Science magazine that would still be worth heeding today: the MOOCs that are most likely to substantially advance our understanding of effective online learning will require interdisciplinary teams tinkering over multiple years and committed to research and continuous improvement.41 For MOOCs to serve populations beyond the already educated, there will need to be substantial support for the social elements of learning—coaching, advising, peer support, and so forth. All of these efforts will require seeing MOOCs not as a technological solution to a complex social problem, but as one element of a comprehensive solution. A daunting challenge to be sure, but one commensurate with the vast global hunger for access to education.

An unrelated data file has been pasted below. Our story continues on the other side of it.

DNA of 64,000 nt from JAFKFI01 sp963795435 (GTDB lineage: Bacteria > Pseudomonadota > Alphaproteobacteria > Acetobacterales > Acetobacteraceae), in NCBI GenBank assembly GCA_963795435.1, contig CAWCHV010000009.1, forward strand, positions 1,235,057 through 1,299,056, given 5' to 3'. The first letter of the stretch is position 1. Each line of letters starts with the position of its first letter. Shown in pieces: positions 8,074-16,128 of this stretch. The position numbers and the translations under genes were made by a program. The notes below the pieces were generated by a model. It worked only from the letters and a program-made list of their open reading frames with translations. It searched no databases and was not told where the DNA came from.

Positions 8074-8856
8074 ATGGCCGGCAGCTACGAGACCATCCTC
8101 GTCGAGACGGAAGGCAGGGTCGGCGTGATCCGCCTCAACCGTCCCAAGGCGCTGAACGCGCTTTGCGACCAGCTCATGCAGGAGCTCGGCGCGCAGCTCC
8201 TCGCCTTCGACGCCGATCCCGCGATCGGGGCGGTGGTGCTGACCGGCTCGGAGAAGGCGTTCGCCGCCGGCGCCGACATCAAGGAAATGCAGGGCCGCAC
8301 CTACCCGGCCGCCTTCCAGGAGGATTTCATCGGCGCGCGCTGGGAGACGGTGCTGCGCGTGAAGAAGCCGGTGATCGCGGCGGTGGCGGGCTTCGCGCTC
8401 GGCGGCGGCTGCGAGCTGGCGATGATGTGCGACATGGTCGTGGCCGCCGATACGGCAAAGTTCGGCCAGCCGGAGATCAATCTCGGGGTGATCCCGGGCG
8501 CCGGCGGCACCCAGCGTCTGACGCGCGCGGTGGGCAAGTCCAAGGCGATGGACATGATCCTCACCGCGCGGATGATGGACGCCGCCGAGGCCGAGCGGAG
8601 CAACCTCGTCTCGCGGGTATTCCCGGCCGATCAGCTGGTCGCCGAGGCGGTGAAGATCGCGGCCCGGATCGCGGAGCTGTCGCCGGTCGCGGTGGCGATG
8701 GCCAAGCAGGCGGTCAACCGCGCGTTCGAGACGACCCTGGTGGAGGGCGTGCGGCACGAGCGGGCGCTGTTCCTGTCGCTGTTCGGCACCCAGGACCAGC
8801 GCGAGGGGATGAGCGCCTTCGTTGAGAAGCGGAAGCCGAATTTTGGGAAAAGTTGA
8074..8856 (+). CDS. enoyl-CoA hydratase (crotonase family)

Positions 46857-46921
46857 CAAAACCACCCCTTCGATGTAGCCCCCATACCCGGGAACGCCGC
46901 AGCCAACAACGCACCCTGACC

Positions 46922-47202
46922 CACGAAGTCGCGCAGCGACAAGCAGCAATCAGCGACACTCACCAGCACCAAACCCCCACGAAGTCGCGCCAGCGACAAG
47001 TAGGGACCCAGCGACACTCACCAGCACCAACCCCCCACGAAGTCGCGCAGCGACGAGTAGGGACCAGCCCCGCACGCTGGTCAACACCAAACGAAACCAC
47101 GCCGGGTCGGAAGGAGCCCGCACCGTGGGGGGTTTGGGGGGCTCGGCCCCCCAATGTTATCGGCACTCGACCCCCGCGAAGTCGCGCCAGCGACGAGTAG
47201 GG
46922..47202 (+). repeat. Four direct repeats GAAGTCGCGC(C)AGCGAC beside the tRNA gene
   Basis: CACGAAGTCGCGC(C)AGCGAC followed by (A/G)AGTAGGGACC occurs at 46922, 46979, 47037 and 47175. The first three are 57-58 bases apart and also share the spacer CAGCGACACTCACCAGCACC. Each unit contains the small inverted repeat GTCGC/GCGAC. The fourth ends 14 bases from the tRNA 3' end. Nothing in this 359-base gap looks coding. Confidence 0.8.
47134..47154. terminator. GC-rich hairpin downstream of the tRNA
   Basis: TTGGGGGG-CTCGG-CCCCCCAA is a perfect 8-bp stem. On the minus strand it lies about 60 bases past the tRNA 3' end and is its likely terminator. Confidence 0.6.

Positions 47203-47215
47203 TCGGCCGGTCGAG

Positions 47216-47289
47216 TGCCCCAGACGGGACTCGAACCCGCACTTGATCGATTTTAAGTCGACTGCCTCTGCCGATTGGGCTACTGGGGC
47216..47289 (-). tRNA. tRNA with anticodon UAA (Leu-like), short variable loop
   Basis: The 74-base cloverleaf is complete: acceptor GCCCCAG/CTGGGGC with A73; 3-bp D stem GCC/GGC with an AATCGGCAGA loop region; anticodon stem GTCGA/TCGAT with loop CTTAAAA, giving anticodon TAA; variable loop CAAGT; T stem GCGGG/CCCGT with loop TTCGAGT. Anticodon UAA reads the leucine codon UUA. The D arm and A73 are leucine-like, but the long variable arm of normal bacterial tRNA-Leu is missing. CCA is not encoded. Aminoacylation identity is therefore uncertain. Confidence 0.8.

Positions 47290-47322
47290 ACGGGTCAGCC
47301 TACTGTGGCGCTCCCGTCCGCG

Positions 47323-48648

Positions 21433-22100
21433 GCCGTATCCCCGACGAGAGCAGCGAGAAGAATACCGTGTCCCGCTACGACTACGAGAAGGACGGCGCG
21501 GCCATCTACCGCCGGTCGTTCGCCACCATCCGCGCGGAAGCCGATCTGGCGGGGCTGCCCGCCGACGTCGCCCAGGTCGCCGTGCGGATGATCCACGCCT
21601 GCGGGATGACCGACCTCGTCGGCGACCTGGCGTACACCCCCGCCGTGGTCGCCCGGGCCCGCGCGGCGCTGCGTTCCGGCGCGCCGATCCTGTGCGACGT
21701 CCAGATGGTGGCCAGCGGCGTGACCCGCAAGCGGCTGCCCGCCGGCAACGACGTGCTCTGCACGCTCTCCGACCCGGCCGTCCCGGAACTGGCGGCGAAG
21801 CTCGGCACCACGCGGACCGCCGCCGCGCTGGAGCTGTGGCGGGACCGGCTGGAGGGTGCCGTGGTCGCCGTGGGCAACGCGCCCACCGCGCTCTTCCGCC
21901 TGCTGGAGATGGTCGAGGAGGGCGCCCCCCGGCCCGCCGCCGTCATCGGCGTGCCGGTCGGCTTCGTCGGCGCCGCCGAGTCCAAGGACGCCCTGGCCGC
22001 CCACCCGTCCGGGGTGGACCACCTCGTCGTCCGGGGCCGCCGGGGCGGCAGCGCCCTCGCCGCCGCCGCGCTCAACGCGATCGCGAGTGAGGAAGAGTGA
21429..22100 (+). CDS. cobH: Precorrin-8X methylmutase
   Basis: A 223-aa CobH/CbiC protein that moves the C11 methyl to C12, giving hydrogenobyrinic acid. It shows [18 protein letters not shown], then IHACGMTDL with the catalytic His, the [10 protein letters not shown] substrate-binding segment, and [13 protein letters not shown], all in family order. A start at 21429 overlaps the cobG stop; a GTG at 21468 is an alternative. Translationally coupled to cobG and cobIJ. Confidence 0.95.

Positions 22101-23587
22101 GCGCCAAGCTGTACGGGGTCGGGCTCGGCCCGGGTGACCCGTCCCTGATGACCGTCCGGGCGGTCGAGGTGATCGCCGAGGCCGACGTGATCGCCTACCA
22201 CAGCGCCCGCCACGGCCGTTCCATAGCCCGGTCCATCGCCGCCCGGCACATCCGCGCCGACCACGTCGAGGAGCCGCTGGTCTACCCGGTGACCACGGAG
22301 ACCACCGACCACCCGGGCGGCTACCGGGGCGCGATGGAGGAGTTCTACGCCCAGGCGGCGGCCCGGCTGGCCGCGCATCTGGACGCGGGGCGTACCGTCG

Adaptive Tutors and Computer-Assisted Instruction ON EVERY CONTENT PAGE of an edX MOOC there are two buttons: “Next” and “Previous.” The MOOC’s instructional-design staff organizes course content into a linear sequence of pages, and every learner—novice or expert, confused or confident—who clicks the “Next” button will be moved to the following page in that sequence. It’s one-size-fits-all learning at a massive scale. This chapter examines an alternative to instructor pacing: large-scale learning environments where the sequencing of content is determined by algorithmic assignment rather than by instructor designation. In algorithm-guided learning, the next action in a sequence is determined by a student’s performance on a previous action rather than by a preset pathway defined by instructors. The tools in this genre go by many names; I’ll call them adaptive tutors or computerassisted instruction (CAI). Earlier, I introduced Khan Academy, a free online resource with instructional materials in many subjects. Khan Academy is best known for its online explainer videos, but in K–12 schools, the majority of student time using Khan Academy is spent on math practice problems. Teachers assign (or students choose) a domain for study, such as “evaluating expressions with one variable,” and then students are presented with a series of problems. These problems are instantly recognizable to anyone who has ever completed a worksheet. A mathematical expression is in the center of the screen, and below is an answer box for numerical answers (some questions have multiple-choice answers or allow for marking points on a Cartesian plane). There are links to video explainers and hints for each problem, and then there is a “Check Answer” button. When users get an answer right, there are pop-ups with stars, bings,